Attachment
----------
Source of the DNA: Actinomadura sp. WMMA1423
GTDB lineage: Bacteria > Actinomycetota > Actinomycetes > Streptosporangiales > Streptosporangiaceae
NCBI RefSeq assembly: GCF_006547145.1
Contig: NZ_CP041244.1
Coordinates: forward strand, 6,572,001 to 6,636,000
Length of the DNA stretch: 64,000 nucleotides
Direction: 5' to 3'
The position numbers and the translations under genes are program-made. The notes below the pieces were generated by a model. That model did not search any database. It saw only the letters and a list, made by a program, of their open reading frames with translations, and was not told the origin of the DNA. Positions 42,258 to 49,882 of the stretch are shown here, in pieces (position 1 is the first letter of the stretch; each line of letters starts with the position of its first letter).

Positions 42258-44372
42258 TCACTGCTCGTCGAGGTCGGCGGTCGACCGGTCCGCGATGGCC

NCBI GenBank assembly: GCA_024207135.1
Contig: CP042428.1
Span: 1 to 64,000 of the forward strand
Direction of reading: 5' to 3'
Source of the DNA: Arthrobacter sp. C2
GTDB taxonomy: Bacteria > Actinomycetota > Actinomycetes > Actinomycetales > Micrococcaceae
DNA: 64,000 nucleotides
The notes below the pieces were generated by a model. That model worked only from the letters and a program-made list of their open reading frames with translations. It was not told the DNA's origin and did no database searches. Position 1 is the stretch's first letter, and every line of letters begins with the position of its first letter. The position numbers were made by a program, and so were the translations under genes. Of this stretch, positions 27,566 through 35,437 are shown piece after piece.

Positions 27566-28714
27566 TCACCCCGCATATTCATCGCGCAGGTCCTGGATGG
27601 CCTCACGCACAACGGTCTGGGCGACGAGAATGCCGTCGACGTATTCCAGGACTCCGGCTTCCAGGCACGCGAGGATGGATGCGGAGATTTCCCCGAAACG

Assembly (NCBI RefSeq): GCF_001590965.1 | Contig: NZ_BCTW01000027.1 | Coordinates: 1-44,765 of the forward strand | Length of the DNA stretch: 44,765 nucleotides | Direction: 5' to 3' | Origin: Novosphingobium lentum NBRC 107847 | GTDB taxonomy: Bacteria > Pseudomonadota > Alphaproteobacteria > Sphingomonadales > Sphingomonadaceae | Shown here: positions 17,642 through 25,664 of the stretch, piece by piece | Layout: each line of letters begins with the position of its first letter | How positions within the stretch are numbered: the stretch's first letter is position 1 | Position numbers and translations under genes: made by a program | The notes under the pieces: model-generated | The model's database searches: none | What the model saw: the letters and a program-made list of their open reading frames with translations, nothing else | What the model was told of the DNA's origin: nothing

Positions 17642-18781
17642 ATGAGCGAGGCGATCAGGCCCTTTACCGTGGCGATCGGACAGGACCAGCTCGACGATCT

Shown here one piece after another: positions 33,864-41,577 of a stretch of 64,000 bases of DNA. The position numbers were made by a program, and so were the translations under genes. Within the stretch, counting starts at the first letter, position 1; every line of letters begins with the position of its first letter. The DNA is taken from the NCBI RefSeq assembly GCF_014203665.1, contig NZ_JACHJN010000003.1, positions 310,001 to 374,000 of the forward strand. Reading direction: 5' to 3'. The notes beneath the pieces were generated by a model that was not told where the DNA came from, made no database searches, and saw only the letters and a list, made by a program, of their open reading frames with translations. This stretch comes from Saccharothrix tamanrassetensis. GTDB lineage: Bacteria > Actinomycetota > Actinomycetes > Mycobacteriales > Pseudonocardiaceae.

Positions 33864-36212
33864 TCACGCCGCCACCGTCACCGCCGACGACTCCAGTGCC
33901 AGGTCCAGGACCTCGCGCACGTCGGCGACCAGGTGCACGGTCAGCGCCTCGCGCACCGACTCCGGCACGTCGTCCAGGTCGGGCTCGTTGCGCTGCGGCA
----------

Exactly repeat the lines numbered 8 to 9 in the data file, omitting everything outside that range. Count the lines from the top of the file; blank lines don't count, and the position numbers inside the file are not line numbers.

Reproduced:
The position numbers and the translations under genes are program-made. The notes below the pieces were generated by a model. That model did not search any database. It saw only the letters and a list, made by a program, of their open reading frames with translations, and was not told the origin of the DNA. Positions 42,258 to 49,882 of the stretch are shown here, in pieces (position 1 is the first letter of the stretch; each line of letters starts with the position of its first letter).

Positions 42258-44372